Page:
Sunday, February 19, 2012

The end of the beginning: Feb. 12, 2012

Well, this one completes the archive. From here on out, the posts and the columns will be new stuff -- an archive in the making, I guess. Rereading all these columns over the past four months has been an amazing birthday gift.

I have relived so much wonderful I had forgotten, and I have been reminded of the power of shared history to built bonds that nothing can break. Here's to 40 more.

The view from thirtyten

    So what is the very last column I write in my 30s supposed to be about, anyway? All the stuff I’ve learned up to now? All the mistakes I’ve made and how I’ve grown from them? Bleah. That’s so boring.

    Maybe the last column I write before I turn 40 next week (or thirtyten, as I think of it) should be just another column. Because, really, is it that big a deal to turn 40? I don’t know. I’ve never done it before. It feels like it should be a big deal. But it also just feels like, meh.

    I have a theory about this (of course I do. I always have a theory.) The people I’ve known who have been the most freaked out about turning over a new decade are the people who go through life marking things off their to-do lists.

    With the best of intentions, they lay out this map, and they give themselves deadlines and they go though life checking the boxes. And when they hit one of these round numbers without a box checked, they lie down on the bathroom floor with a bottle of wine and cry.

    I feel for these folks, and I know quite a few of them. But as I sit next to them on the bathroom floor, the only thing I can recommend is that they turn that infernal to-do list on its head.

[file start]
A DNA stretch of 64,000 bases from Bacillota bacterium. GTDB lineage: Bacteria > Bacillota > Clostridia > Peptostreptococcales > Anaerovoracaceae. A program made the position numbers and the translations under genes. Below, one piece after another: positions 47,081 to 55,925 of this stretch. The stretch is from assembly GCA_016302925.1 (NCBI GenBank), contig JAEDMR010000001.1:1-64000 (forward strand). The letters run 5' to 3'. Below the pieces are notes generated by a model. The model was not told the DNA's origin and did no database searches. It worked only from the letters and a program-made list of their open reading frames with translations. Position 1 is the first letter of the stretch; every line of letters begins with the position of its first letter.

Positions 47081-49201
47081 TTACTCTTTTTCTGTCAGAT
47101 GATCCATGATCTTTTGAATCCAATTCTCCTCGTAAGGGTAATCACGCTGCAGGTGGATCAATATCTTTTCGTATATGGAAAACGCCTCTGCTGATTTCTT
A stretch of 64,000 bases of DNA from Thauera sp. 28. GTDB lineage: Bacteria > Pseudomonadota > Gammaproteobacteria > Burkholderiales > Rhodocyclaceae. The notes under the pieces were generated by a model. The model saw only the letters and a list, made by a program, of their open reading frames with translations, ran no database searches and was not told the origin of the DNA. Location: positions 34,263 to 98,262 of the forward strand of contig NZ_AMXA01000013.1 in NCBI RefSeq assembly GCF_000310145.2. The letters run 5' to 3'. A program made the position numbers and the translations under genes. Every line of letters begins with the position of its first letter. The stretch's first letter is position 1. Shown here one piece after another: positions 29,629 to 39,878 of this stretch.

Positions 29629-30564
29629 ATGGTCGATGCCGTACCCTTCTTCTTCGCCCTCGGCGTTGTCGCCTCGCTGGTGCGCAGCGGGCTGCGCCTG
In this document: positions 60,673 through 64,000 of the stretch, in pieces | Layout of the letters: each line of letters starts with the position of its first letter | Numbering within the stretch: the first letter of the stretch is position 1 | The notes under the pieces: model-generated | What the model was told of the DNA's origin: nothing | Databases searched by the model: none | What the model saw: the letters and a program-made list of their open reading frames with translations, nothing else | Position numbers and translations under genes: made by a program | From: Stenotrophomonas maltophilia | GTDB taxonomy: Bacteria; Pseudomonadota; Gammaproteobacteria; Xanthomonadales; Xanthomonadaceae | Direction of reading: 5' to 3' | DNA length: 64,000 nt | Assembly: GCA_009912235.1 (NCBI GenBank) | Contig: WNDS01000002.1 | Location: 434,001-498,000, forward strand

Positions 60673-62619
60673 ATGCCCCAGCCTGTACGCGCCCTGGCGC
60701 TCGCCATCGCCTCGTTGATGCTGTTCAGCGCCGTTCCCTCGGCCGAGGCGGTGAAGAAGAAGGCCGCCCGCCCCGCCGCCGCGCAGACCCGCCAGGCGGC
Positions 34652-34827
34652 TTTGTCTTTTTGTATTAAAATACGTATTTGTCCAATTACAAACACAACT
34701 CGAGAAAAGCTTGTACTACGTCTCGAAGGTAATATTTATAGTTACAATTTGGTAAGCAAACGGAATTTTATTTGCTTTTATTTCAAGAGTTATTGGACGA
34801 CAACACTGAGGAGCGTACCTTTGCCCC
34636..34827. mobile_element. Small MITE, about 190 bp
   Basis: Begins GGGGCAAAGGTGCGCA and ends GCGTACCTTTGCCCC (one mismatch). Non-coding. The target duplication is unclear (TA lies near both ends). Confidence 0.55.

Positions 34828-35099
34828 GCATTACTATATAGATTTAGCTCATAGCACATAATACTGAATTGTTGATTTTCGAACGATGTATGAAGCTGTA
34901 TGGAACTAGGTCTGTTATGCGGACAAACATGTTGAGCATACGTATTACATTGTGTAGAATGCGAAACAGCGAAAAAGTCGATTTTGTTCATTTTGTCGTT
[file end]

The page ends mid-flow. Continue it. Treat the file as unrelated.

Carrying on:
Make the list backward. Start at zero, compile your accomplishments and then congratulate yourself. Because if I had this theoretical to-do list with boxes to check, here are some important things I would have failed utterly to do by 40:

  • ·      Publish a book
  • ·      Earn a graduate degree
  • ·      Figure out what I want to do when I grow up
  • ·      Make enough money to not have to think so much about money
  • ·      Stop cussing
  • ·      Stop driving so fast
  • ·      Be as loving and gracious as my mother
  • ·      Fix my ridiculous hair
  • ·      Stop yelling
  • ·      Learn to cook something besides soup
  • ·      Learn to enjoy cooking anything at all
  • ·      Memorize the multiplication tables
  • ·      Decide whether or not I believe in god
  • ·      Write legibly
  • ·      Think before I speak

    I mean, by any of those measures, I am an abject failure who ought to be crying on the bathroom floor. I can’t cook or multiply by nines, I’m a terrible driver with a foul, impulsive mouth and only a measly bachelor’s degree to my name, and my dog is the only person who has the patience to listen to me ramble about the nature of spirituality.

    And don’t even get me started on the topic of the book I haven’t written. That one really does make the bathroom floor look like an inviting place to lie down.

    But if I make my list in the other direction – the what-I’ve-done direction – it looks pretty darn good:

    There’s my all-terrain vehicle of a marriage to the best man I’ve ever known. And there are our amazing, exhausting, infuriating sons, whom I love so fiercely that it’s occasionally terrifying.

    There’s my work, which has been a quirky and enjoyable jumble of jobs all built around my desire to write for a living (a neat trick to have pulled off, if I do say so myself.) There are my beloved, compassionate friends, who know how very much they matter.

    And there’s the peace I’ve made with my toughest critic. It took me a long time to figure out how to be kind to myself. I’ve learned to cut the poor girl a break.

    There’s lots of other stuff, too, but who cares? Because here’s the thing I know at thirtyten that’s most worth remembering: If you get too busy worrying over to-do lists, you’ll miss all the fun.

Eyes up. Pencils down. Hearts open.

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